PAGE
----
How deniers lie 9: Assertions of conspiracy

By November 26, 2017Australian Politics, Science

In conversations with climate change deniers, I have had it explained to me that all the climate scientists in the world are on the bandwagon to keep themselves in cushy jobs, or to keep the grant money coming. All this illustrates is that these people know absolutely nothing about how science operates, nor how grant money is distributed. This is not surprising as those who know how science works, realise that it is impossible for a large-scale conspiracy to occur in science. There certainly have been some, but these tend to be at the level of the individual scientist.

There have been a couple of conspiracies that I can recall. One was the Wakefield affair1. This was supposedly an investigation which showed that the Measles, Mumps and Rubella (MMR) vaccine predisposed children to autism; and the original paper was published in 1998. It was eventually shown that the study was fraudulent and was undertaken for financial gain. While other studies had shown that the results were suspect, it was not initially exposed by scientists but by journalists. The Lancet, where the original study was published, completely retracted the paper in 20101. The second was the Gupta Affair2. Viswa Jit Gupta was shown to have collected fossils during overseas trips and then fraudulently stated that they came from the Himalayas. He also was shown to have copied illustrations from other geologists’ publications and used them in his own publications, again stating they came from the Himalayas. This fraud was first uncovered by John Talent from Macquarie University.

Such frauds as those by Wakefield and Gupta have been uncovered entirely by or, in part, by other scientists. Yet, this has not happened with all the studies which have demonstrated climate change, including the five large reports by the Intergovernmental Panel on Climate Change. Given that hundreds of scientists were involved, it would be extraordinarily unlikely that a conspiracy of such a magnitude could be maintained over such a long period of time; just like it would be impossible to fake the moon landings and keep such a conspiracy secret. Of course, this doesn’t stop the conspiracy theorists attempting to find examples of conspiracies where none exist. Perhaps the most famous example is that of the hacked e-mails from the Climate Research Unit at the University of East Anglia3. Of course, the story was broken by climate change deniers who claimed it was evidence of some sort of scientific conspiracy. Eight committees investigated these allegations and published their reports, and none found any evidence of fraud or scientific misconduct. However, the reports called on the scientists to avoid such allegations in future by opening up access to their data, their processing methods and software. Of course, the scientific consensus that global warming was caused by human activity did not change. Nor is it likely to, because it is based on decades of data, and an enormous amount of expertise and understanding of climate systems. It has even got to a stage now where the climate scientists are fighting back in the courts. After accusations of conspiracy by a climate change denier, Michael Mann of Pennsylvania State University, producer of the ‘hockey-stick’ diagram, is suing him4.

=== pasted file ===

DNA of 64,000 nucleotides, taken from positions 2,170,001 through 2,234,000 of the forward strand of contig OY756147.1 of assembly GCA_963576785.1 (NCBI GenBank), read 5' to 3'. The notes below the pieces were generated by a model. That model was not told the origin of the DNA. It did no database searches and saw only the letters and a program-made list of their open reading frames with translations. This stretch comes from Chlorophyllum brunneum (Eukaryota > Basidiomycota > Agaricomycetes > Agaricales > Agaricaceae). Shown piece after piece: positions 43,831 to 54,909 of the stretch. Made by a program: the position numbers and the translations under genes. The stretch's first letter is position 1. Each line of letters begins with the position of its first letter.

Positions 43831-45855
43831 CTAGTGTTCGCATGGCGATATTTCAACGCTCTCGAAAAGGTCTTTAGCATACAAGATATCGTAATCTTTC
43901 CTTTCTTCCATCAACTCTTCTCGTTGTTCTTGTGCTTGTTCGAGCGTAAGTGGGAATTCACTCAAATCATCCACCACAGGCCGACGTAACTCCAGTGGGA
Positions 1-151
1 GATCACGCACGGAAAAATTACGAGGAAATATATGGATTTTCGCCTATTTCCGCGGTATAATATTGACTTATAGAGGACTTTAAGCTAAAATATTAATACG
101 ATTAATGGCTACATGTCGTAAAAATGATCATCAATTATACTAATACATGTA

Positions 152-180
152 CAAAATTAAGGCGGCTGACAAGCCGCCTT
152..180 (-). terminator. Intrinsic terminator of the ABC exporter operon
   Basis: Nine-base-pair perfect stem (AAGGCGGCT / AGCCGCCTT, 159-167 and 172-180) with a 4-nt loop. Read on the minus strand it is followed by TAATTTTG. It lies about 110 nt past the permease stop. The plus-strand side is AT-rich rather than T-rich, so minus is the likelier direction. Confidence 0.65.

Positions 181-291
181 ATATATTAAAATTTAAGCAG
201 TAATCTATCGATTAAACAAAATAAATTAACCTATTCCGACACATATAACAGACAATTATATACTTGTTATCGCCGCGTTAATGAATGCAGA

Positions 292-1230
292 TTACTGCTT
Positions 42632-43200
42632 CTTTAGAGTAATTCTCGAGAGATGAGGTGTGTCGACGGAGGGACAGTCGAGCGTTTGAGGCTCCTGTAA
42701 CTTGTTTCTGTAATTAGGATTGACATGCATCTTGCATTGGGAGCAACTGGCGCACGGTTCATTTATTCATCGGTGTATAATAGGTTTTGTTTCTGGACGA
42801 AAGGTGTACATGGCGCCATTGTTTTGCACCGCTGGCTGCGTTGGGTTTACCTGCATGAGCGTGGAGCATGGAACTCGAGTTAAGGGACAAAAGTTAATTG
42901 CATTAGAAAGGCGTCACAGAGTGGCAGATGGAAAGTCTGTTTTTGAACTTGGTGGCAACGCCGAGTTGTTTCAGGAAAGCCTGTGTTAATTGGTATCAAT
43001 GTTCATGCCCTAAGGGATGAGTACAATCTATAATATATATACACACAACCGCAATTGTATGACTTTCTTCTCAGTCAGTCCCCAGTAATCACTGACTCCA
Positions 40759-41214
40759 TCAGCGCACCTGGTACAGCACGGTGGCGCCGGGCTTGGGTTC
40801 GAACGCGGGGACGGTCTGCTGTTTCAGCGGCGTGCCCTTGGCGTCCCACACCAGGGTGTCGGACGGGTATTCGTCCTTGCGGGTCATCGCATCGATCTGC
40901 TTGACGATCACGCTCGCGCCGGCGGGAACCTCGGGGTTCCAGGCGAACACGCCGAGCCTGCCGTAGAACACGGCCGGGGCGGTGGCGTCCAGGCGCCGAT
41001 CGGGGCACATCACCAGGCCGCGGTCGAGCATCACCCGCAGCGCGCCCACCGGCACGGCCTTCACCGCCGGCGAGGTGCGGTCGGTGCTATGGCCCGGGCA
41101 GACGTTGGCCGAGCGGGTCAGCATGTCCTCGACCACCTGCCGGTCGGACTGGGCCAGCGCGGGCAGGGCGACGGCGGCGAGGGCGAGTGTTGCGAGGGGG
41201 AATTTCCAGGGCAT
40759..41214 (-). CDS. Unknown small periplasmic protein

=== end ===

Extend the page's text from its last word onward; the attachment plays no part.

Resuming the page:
• Dianna says:

    I won an argument over the moon landing when I asked my opponent, “If the moon landings were fake, why haven’t the Russians been making a rukus about it? ” Of course that was years ago, pre-Trump/Putin, so who knows how well this counterargument would work now.

    However, the challenge remains for AGW deniers to bring credible evidence to their argument… be great if they could, then we could simply continue business-as-usual, no care, no responsibility…

    • admin says:

      Conspiracies expand to include those who would normally point them out, supposedly to make them more credible for conspiracy theorists, while at the same time making them more incredible for normal people.

  • Maurice says:

    I worked with a young chap who said he didn’t believe in climate change or global warming because the hacked emails proved it was all made up or highly exaggerated.
    I was unaware of what he was talking about but it struck me at the time that it might have been a few or maybe just two people agreeing to “ginger up” the data to get the message across.
    I read here that the conspiracy claims have been been debunked but never is the rebuttal of a conspiracy claim given the prominence that the original claim received.
    It’s a bit like those Page 72 apologies that newspapers print to correct a FrontPage attack on someone’s character.

    • admin says:

      Exactly. It is designed to suck in the gullible; those being the people who only read the headlines and look at the picture. If I had my way, any error in a ‘newspaper’ would be corrected on the same page, in the same number of column inches, and in the same font as the original erroneous story.

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